Mothers and daughters. It’s a complicated thing.
Her children arise and call her blessed; Proverbs 31:28a
Yeah, that ain’t happening in my house. My 14 year old daughter loves Jesus, and she’s mature enough in her faith to understand that her relationship with God should affect the way she treats me. But oh, the hormones and insecurities and growing pains and emerging wings. At times the sass and disrespect just explodes out of her like a balloon blown up past capacity. Other times I can see the battle waging inside of her as the war continues between us. And I am no innocent in the matter. As much as I love her (it’s so painful at times), her words and tone can prick my pride like nothing else. Anger, confusion and hurt feelings = more hurt feelings – hers. What hills are worth dying on? What can I let go for the sake of harmony and what will lead her into a life of crime and sloth if not dealt with? When should I apologize and when should I insist that she?
Being a mom to a daughter is hard. Just last week, I said these words to my beautiful girl, “How are we going to rewrite this story so I’m not always the villain? You know I am FOR you, right?” I know I’m not alone. Every time I bring the subject up with friends or acquaintances (anyone who will listen, really), I receive sympathy, understanding and similar stories in return. Mended: Restoring the Hearts of Mothers and Daughters by Blythe Daniel and Helen McIntosh has put me on the path of rewriting the story. Written by a mother/daughter duo, they draw from their own personal anecdotes and Helen’s doctorate of Education in Counseling Psychology to provide a resource that is both relatable and helpful.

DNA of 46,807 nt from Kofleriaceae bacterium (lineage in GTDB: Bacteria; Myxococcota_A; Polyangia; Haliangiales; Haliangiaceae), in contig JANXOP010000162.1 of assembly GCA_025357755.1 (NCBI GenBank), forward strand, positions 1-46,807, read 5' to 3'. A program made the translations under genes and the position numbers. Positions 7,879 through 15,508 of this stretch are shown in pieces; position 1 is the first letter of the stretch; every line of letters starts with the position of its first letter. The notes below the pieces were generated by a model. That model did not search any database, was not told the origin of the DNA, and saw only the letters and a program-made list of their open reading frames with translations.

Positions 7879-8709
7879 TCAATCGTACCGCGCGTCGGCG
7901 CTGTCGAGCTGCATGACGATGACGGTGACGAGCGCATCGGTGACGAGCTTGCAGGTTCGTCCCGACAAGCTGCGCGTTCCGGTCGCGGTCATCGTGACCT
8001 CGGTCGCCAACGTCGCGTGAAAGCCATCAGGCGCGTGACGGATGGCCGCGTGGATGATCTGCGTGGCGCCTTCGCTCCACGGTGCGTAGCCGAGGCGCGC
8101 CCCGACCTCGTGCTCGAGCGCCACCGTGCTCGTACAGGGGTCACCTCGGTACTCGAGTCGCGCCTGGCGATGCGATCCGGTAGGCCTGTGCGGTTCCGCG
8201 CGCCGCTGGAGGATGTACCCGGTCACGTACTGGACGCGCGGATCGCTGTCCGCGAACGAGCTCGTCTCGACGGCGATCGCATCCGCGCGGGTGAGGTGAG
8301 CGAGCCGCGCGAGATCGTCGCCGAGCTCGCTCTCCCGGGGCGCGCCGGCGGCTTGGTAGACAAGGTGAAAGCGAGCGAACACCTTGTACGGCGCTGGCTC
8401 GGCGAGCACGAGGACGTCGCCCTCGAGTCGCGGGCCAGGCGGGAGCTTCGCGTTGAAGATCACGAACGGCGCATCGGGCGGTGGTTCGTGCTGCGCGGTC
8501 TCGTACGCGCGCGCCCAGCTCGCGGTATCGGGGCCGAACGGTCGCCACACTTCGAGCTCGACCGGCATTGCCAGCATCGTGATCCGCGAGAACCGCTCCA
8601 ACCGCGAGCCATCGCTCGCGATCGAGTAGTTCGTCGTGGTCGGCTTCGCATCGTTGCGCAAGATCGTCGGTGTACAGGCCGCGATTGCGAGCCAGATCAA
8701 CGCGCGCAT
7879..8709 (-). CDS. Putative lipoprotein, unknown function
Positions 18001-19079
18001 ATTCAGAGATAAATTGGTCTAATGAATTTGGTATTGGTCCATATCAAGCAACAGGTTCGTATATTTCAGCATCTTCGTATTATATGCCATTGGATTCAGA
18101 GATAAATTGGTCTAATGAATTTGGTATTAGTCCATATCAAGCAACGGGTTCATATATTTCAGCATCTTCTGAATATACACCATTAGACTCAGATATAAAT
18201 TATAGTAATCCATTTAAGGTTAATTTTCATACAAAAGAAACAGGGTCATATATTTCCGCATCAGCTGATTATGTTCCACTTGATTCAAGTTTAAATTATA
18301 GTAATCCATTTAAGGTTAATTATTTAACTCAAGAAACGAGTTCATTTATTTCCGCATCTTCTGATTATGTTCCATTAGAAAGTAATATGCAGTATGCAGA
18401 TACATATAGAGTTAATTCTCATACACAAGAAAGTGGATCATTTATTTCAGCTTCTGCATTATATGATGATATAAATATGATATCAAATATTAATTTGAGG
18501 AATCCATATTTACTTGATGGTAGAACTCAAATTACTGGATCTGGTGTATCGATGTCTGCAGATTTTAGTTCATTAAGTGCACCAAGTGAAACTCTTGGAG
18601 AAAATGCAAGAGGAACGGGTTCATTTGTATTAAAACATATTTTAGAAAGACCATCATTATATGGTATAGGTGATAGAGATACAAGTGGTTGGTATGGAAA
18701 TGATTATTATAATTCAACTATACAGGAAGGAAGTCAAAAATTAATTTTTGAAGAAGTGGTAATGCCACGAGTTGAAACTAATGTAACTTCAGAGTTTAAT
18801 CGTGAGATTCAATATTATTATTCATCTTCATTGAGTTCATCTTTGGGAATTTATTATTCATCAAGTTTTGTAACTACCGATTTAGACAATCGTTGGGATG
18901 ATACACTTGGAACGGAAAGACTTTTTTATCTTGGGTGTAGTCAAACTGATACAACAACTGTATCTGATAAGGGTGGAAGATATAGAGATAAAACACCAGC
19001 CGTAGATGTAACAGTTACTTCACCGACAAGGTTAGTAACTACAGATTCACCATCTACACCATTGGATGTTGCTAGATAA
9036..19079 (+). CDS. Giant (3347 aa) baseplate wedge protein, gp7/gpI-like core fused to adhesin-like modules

Advice From This Book on Mothers and Daughters
One of the biggest wake up calls from this book is that,Luke 12:12 tells us that “The Holy Spirit will teach you in that very hour what you ought to say.” And the solid advice from the book that goes right along with this scripture is to “Intentionally speak slower than you normally would so you can make sure you aren’t saying things too quickly for your mind to register.”
While praying to “ask Him for clarity and guidance on what [I] need to do to break away from and begin a new path…” I’ve realized that my normal parenting style – that of lecturer – may not work well at this stage in my girl’s life. I view every infraction as an opportunity for a lesson. And while that may be true, teenagers hear lectures about as well as we hear the teacher in episodes of Charlie Brown. With 14 years of instruction already behind us, leading by example may be the better route. Especially in the areas of love, respect and forgiveness. The authors point out that “Forgiveness isn’t just an act we walk through; it’s a way of life we choose.” My takeaway? Apologize and ask forgiveness often. The tutorial is in the living illustration.
I’m working to “Let down defenses and pick up unconditional acceptance.” After all, my daughter is pretty amazing. She plays volleyball, makes A’s, loves Jesus and loves to tell others about Him. She can sing, act, and is a fiercely loyal friend. She feels things deeply and gives her Mama all the feels. And even if she wasn’t all those things, I would still be so proud to call her mine. She is one of God’s great gifts and I’m so grateful to have a front row seat to see all the ways He will use her.
The authors and Harvest House Publishers generously provided me with a copy of this book for review and they extended their generosity to you! I have one extra copy of this book to giveaway to a lucky reader. If you are not a current subscriber to my blog (I rarely email more than once a week with the new post), click subscribe and sign up. That’s all you have to do to enter. If you already subscribe (thank you!), leave a comment on this post. I will select one reader from comments and new subscribers randomly on 4/18 and mail the book to you!
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